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Re: [D3E] Possible Changes to Mutation Events

From: Jonas Sicking <jonas@sicking.cc>
Date: Thu, 17 Jul 2008 16:11:33 -0700
Message-ID: <487FD1A5.4060806@sicking.cc>
To: Kartikaya Gupta <lists.webapps@stakface.com>
CC: Doug Schepers <schepers@w3.org>, public-webapps@w3.org

Kartikaya Gupta wrote:
> On Wed, 16 Jul 2008 16:18:39 -0500, Jonas Sicking <jonas@sicking.cc> wrote:
>> Laurens Holst wrote:
>>> I see, so the motivation for the change request to DOMNodeRemoved is 
>>> that the second change request (throwing events at the end, after all 
>>> operations) is be impossible to do if events are not always thrown at 
>>> the end. And the motivation for throwing events at the end seems to be 
>>> for a specific kind of optimisation called ‘queuing of events’. I would 
>>> appreciate if someone could describe this optimisation.
>> Here is the problem we are struggling with is that the current design is
>> very complex to implement. Any code we have that somewhere inside the
>> code requires the DOM to be mutated mean that after the mutation we
>> recheck all invariants after each mutation. This is because during the
>> mutation a mutation event could have fired which has completely changed
>> the world under us. These changes can be as severe as totally changing
>> the structure of the whole DOM, navigating away to another webpage
>> altogether and/or closing the current window.
> I understand your concerns, and while your proposed solution would
> solve your problem, it pushes this exact same burden onto web authors.
> Say we go ahead change the spec so that all the events are queued up
> and fired at the end of a compound operation. Now listeners that
> receive these events cannot be sure the DOM hasn't changed out from
> under *them* as part of a compound operation.

In the case where there are multiple people listening to mutation events 
for a DOM, and occationally mutating the DOM during those listeners, 
mutation events are already useless.

There is no way you can know that by the time you get the event is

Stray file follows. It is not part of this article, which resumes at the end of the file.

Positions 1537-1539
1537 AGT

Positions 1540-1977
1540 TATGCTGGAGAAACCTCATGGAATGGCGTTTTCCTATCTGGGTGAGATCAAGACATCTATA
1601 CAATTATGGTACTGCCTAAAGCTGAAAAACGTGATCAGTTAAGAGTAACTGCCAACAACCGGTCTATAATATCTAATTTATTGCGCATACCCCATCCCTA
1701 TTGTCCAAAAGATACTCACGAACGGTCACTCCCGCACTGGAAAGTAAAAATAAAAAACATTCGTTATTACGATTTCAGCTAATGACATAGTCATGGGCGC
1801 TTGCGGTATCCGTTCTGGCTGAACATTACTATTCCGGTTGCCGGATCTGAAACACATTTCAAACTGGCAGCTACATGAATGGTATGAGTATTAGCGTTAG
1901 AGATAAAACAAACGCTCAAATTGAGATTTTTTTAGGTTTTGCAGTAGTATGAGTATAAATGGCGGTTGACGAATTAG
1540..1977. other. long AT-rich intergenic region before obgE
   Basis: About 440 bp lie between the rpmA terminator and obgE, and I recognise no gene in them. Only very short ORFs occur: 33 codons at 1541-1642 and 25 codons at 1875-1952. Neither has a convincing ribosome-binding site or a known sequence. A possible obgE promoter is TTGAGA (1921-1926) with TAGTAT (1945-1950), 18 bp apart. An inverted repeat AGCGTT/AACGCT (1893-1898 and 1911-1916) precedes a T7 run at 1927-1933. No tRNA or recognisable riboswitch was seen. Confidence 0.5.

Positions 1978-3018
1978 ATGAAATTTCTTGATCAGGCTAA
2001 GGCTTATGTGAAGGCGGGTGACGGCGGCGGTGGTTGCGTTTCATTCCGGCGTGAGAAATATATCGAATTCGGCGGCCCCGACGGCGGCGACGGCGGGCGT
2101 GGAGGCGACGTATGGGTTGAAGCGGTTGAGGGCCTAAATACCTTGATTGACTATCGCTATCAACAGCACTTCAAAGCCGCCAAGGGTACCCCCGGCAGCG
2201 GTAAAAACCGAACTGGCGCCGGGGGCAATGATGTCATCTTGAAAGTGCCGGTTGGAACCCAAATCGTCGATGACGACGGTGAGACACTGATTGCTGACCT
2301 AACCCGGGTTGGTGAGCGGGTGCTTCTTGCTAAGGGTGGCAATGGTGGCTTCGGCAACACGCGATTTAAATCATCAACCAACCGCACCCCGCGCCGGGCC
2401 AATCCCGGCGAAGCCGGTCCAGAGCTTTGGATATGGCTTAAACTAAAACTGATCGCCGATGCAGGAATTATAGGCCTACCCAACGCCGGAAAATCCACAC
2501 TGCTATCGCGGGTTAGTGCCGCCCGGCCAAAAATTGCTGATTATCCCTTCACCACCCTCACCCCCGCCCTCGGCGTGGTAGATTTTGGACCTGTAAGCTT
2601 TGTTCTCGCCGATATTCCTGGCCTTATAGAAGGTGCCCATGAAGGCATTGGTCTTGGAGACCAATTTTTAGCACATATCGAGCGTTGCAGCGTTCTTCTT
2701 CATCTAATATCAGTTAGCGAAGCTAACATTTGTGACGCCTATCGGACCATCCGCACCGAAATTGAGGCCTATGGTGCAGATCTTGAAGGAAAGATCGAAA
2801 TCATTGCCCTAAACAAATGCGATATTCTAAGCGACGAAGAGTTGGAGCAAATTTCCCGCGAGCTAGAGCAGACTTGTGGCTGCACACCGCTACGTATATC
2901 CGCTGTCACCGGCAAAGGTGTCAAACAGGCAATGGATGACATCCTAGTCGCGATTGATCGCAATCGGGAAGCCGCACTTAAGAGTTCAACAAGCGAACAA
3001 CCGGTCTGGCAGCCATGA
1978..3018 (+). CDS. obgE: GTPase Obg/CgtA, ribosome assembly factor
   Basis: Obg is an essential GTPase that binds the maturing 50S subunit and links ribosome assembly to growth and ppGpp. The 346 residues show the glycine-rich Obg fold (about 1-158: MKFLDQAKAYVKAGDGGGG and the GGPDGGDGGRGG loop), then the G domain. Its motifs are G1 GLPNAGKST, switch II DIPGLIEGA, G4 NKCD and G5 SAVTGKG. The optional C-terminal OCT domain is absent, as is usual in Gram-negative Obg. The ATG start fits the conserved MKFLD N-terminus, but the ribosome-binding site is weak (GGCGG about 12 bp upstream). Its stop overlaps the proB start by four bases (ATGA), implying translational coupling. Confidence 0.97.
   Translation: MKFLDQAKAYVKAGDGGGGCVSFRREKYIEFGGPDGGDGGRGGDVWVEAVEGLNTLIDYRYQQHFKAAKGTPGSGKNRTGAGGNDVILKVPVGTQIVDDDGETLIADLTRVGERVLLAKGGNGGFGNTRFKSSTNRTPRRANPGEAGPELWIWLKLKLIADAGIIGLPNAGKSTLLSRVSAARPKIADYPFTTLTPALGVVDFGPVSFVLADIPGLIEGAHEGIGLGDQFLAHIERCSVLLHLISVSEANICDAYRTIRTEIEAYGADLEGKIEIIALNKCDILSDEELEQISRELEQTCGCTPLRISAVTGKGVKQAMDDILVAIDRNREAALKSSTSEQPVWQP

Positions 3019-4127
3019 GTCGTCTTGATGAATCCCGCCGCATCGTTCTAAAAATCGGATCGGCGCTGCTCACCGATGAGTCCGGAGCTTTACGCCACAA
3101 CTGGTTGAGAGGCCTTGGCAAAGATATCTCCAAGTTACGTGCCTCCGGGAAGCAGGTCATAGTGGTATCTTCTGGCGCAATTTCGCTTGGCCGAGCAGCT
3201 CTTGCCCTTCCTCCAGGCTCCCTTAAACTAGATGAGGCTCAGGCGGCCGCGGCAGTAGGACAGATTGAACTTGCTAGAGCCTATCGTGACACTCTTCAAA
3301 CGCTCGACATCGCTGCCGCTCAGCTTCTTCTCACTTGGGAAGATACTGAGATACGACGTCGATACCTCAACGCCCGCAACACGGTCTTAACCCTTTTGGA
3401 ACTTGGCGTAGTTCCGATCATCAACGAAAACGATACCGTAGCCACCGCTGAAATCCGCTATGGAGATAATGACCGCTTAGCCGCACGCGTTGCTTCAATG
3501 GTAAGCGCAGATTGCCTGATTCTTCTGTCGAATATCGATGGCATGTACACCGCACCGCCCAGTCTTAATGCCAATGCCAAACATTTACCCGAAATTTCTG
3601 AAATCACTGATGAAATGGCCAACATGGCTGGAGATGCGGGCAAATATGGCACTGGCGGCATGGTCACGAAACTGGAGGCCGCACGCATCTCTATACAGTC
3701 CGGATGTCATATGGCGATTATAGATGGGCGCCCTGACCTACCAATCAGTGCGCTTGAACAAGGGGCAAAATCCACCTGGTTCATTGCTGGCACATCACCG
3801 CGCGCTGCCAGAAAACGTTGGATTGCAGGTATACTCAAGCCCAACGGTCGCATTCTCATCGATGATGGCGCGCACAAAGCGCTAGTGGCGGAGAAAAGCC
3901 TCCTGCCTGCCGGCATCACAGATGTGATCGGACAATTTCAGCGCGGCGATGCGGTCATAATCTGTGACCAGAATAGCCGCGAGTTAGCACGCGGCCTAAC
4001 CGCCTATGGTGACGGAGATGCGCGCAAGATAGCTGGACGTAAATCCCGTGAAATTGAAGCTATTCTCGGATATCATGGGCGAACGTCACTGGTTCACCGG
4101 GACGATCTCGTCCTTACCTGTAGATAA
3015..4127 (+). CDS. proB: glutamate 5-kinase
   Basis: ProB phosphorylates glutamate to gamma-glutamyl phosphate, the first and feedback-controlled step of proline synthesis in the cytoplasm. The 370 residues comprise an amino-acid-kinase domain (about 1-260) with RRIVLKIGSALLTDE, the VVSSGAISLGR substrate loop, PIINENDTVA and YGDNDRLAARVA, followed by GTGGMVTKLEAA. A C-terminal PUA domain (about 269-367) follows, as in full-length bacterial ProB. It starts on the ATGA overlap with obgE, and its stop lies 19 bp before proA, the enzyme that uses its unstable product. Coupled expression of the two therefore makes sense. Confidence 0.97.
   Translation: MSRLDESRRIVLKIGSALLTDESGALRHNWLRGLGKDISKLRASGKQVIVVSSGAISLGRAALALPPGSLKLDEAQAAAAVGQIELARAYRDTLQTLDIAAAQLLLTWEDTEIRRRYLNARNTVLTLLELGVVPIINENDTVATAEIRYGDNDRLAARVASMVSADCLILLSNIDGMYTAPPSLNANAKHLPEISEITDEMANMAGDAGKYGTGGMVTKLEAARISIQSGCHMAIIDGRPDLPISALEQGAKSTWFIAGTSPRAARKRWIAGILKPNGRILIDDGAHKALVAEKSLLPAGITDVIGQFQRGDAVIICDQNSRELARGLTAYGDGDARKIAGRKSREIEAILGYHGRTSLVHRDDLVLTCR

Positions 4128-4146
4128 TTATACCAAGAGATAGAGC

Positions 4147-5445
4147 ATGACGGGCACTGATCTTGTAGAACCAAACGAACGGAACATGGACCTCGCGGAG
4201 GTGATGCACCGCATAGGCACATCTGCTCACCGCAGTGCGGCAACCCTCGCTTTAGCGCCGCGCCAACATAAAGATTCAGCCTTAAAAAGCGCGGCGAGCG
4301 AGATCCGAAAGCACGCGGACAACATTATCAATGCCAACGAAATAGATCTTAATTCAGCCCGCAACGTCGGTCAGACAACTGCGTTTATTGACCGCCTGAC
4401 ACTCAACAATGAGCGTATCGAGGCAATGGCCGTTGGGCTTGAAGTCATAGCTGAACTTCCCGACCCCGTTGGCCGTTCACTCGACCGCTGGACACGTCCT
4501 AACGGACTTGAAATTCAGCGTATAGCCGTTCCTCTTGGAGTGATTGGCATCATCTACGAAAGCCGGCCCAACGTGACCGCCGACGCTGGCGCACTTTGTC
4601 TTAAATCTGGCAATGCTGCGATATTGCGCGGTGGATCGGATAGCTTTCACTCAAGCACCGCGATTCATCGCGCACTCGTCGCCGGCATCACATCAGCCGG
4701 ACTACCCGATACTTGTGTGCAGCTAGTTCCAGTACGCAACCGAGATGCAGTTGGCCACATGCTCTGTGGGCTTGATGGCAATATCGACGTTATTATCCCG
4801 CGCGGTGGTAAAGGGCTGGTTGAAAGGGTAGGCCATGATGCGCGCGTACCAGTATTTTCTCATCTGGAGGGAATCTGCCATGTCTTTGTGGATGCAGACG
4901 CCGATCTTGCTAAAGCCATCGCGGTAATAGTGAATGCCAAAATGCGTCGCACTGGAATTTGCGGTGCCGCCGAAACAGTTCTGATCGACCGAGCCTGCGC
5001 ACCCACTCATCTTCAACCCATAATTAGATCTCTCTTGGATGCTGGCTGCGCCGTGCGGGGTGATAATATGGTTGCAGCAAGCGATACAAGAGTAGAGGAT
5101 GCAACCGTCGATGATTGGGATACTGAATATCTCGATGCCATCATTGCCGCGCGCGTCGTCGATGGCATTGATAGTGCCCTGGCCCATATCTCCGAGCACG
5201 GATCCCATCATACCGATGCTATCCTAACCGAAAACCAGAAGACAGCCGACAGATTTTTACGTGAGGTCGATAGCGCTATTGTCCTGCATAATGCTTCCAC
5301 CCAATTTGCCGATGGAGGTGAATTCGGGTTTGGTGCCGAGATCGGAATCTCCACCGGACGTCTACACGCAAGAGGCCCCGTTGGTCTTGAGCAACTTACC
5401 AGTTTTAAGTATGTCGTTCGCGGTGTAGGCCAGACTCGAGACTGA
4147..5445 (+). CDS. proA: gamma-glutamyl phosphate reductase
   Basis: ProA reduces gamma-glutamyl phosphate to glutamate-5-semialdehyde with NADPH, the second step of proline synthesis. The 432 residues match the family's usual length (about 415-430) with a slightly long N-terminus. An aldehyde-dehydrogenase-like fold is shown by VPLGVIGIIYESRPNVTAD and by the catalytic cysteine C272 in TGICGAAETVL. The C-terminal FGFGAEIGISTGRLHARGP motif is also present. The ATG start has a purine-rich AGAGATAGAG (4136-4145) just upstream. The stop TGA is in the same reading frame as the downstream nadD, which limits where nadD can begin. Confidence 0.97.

represents reality at all. The node you just got a remove-event for 
might already be inserted in exactly the same place again.

If this isn't the case, i.e. where one person writes all listeners, or 
listeners don't mutate the DOM, then I don't see that we are pushing the 
problem onto authors. Yes, the DOM will look different by the time 
handler fires, but I don't see that it should significantly harder to 
deal with.

> Consider the following
> example:
> <html><body>
>  <style>.lastLink { color: red }</style>
>  <a href="http://example.org">i want to be the last link</a>
>  <div id="emptyMe">
>   <a href="http://example.org">example two</a>
>   <a class="lastLink" href="http://example.org">example three</a>
>  </div>
>  <script type="text/javascript">
>     var numLinks = document.links.length;
>     document.addEventListener( "DOMNodeRemovedFromDocument", function(e) {
>         if (e.target.nodeName == 'A') { // or e.relatedNode.nodeName as the case may be
>             if (--numLinks > 0) {
>                 document.links[ numLinks - 1 ].className = 'lastLink';
>             }
>         }
>     }, true );
>  </script>
> </body></html>

The above would be trivial to rewrite to use

document.links[document.links.length - 1].className = 'lastLink';

> If you did something like document.getElementById('emptyMe').innerHTML
> = '' and considered it a compound operation, the code above, which
> works with current implementations, will die because numLinks will be
> out of sync with document.links.length, and the array indexing will
> fail. To avoid this scenario, the code has to be rewritten to re-query
> document.links.length instead of assuming numLinks will always be
> valid. This is exactly the same problem you're currently having - the
> DOM is changing under the code unexpectedly, forcing it to recheck
> assumptions.

Note that there is nothing in the spec that says that this isn't already 
the case. For example, an implementation would be totally allowed to in 
the case of

document.getElementById('emptyMe').innerHTML = '';

fire all DOMNodeRemovedFromDocument events before doing any mutations to 
the DOM. It could then do all removals while firing no events. This 
seems like it would break your code.

The fact is, it would be extremely hard to define how implementations 
should behave in all the various specs that cause mutations to occur, if 
you also have to define exactly how to behave if mutation listeners 
mutate the DOM.

If instead we instead allowed those specs to state what is a compound 
operation, it can allow the speced behavior to happen inside a compound 
operation, and then mutation listeners are dealt with afterwards.

/ Jonas
Received on Thursday, 17 July 2008 23:13:05 UTC

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